Report: How swinging regulatory penalties slow banks intermediation role

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Indications have emerged that increased in regulation on anti-money laundering, which often attract imposition of fines and stiff penalties has slowed banks’ role in intermediation, especially cross-border transfers, which has affected banks in Europe, Africa most importantly, largest economy in the continent.

 
Financial analysts, have however, described regulatory policies on money laundering and corruption, especially in Nigeria as merely reactive as against proactive in their oversight functions.
 
 Although, the latest report by the London-based Economist, stated that Eastern Europe, Latin America and the Caribbean were also affected, while accounting for arbitrary dropped by their Western correspondent banks that they relied on to clear dollar and euro transactions.
 
 The view, which was a banks-focused report titled, ‘The great unbanking1 – Swinging fines have made banks too risk-averse – It is time to rethink anti-money-laundering rules’, stated that swinging fines have made banks too risk-averse and left many genuine clients unserved.
 
 It specifically notes that regulatory pressures, rise in compliance costs and most of all, de-risking, are becoming a survival issue for banks, that it was time to rethink anti-money-laundering rules, adding that though the crackdown on money laundering activities was merited, some of its results have been perverse
 
 The report further noted that a crackdown on financial crime means global banks are de-risking with charities and poor migrants among the hardest hit. “The crackdown was merited. But some of its results have been perverse. Banks have pulled away from clients they fear might commit financial crimes and, therefore, regard as too dangerous to serve. Many have done so indiscriminately. Money-transfer firms, especially those handling remittances to poor countries, and charities that work in conflict zones, have been hit hard by this ‘de-risking”, it stated.
 
 The report added that the harm of stricter regulation goes wider than specific institutions, that apart from individual finance institutions getting rapped, there other are collateral damages, including legitimate clients who have dire need for money having their transfers delayed or their bank accounts closed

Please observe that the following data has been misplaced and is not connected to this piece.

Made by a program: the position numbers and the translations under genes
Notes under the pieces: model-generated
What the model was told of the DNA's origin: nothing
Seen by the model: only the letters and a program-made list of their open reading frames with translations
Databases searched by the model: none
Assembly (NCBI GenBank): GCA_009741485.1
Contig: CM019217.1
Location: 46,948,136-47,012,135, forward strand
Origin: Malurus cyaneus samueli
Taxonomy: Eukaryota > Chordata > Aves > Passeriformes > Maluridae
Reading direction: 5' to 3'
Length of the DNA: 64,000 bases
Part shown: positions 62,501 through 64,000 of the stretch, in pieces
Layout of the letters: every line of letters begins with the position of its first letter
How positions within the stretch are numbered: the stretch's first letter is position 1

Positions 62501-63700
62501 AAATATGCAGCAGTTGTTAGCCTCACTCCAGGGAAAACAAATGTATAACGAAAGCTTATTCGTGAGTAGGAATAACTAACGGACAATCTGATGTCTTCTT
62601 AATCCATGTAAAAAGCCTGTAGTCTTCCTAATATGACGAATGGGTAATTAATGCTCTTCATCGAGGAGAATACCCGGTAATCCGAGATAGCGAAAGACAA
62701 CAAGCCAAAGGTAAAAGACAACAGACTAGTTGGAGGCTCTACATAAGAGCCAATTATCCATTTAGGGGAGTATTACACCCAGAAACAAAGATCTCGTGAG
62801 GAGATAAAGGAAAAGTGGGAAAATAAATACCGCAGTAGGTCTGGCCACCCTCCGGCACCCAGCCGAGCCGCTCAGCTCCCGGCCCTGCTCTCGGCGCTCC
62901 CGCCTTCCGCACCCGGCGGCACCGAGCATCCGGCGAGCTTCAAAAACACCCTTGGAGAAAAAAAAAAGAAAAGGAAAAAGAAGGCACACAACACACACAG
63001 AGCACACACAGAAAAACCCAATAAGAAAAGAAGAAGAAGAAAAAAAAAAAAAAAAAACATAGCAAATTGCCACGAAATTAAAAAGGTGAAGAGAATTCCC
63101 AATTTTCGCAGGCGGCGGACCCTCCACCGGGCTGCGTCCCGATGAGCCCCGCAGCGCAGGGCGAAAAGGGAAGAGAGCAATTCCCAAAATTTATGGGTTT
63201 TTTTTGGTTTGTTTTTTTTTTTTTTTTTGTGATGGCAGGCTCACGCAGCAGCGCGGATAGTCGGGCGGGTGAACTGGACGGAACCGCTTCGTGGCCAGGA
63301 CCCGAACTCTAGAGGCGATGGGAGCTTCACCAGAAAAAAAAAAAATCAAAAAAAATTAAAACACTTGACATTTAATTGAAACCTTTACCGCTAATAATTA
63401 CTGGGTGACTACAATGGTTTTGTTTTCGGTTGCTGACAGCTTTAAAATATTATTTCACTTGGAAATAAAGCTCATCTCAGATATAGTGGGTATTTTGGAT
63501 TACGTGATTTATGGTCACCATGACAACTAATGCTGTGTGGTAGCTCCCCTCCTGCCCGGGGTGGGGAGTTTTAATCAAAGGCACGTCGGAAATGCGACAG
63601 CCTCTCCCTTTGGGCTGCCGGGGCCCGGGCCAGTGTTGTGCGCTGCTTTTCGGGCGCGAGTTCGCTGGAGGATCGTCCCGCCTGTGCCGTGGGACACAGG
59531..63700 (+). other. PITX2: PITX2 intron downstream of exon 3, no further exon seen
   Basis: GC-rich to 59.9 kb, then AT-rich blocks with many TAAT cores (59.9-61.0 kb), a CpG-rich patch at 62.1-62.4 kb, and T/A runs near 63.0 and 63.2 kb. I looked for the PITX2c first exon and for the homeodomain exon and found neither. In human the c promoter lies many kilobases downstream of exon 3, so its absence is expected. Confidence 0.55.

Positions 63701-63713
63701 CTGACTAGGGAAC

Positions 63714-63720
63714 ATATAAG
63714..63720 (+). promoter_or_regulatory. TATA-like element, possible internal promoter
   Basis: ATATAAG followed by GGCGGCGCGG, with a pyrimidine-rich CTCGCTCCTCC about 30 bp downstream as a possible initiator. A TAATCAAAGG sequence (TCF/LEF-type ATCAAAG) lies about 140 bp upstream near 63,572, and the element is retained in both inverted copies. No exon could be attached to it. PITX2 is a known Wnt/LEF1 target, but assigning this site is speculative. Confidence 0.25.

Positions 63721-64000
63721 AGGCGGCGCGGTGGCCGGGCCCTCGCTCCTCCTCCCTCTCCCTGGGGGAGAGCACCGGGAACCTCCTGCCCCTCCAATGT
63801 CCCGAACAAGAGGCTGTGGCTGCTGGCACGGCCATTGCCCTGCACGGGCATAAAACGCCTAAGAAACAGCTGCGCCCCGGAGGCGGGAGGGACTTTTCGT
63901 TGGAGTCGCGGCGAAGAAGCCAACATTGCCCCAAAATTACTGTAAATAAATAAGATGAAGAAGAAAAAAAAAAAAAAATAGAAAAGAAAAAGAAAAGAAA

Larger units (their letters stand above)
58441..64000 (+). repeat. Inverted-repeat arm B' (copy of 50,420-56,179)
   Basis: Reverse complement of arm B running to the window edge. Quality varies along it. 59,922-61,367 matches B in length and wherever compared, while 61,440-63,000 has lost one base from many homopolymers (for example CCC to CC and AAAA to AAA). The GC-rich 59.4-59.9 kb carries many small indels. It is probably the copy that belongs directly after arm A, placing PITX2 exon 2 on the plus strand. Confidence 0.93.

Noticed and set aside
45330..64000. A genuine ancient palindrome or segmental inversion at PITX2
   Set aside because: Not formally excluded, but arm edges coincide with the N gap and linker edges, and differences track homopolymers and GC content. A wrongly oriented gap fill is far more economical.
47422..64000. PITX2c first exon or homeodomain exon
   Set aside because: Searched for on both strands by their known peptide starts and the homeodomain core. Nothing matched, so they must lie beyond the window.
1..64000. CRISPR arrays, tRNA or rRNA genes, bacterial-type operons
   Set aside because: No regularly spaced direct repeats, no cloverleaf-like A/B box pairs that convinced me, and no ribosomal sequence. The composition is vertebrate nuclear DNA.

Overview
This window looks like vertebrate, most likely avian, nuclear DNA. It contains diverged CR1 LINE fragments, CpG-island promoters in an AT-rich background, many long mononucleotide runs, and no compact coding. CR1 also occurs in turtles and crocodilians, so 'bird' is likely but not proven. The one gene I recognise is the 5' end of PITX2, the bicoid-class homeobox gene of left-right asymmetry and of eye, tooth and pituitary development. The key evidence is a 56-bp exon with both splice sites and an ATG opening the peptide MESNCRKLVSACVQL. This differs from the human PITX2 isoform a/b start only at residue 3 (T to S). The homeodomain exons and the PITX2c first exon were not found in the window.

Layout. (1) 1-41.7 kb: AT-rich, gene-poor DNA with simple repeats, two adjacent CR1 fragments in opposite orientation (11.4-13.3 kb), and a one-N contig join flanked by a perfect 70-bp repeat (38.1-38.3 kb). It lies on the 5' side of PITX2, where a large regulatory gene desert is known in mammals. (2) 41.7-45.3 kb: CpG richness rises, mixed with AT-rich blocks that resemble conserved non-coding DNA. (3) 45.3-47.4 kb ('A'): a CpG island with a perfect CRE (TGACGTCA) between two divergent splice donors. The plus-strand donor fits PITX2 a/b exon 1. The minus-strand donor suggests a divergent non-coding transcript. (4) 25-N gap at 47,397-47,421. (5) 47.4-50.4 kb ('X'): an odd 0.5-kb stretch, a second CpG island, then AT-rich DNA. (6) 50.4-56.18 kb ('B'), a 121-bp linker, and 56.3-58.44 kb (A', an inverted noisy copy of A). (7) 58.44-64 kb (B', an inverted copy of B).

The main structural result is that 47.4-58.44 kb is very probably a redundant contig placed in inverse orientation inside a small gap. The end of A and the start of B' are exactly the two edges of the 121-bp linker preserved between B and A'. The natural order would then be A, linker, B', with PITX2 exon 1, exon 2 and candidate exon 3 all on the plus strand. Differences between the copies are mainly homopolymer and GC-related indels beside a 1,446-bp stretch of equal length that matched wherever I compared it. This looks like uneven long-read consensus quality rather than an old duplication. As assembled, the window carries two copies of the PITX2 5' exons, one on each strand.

“A financial system that lets dirty money flow freely is a bad one. One that blocks clean money is even worse. “De-risking chokes off financial flows that parts of the global economy depend on. It undermines development goals such as boosting financial inclusion and strengthening fragile states. And it drives some transactions into informal channels, meaning that regulators become less able to spot suspicious deals,” the report explained.
 
Popular though it has become to bash banks, they have been acting rationally. The report however put the blame for the damage that de-risking on policymakers and regulators, who overreacted to past money-laundering scandals. “They issued dire warnings about the dangers of serving entire classes of client, such as money-transfer firms, and imposed swingeing penalties for infractions. No wonder banks dumped less-profitable clients tainted by the merest hint of risk.
 
 It stressed that banks deserve a new approach to financial regulation—one that accepts mistakes can be made in good faith. Multilateral institutions such as the IMF should do more to help the countries worst affected by ‘derisking’ to improve their financial oversight.
 
 Most important, banks that can show they have strong anti-laundering controls and have done their due diligence should get credit for that if an occasional illicit payment slips through. It equally sees financial technology as offering the prospect of filtering suspicious transactions from legitimate ones.
 
Meanwhile, financial analyst who commented on the development cited the case of the Economic and Financial Crime Commission (EFCC) barging into banks all in the name of looking for stolen funds. The explained that actions of interfering with the role of banks, which include safe-keeping and intermediation,” adding that banks are now afraid to take deposits from some perceived corrupt persons, thereby increasing the money outside the banking system.

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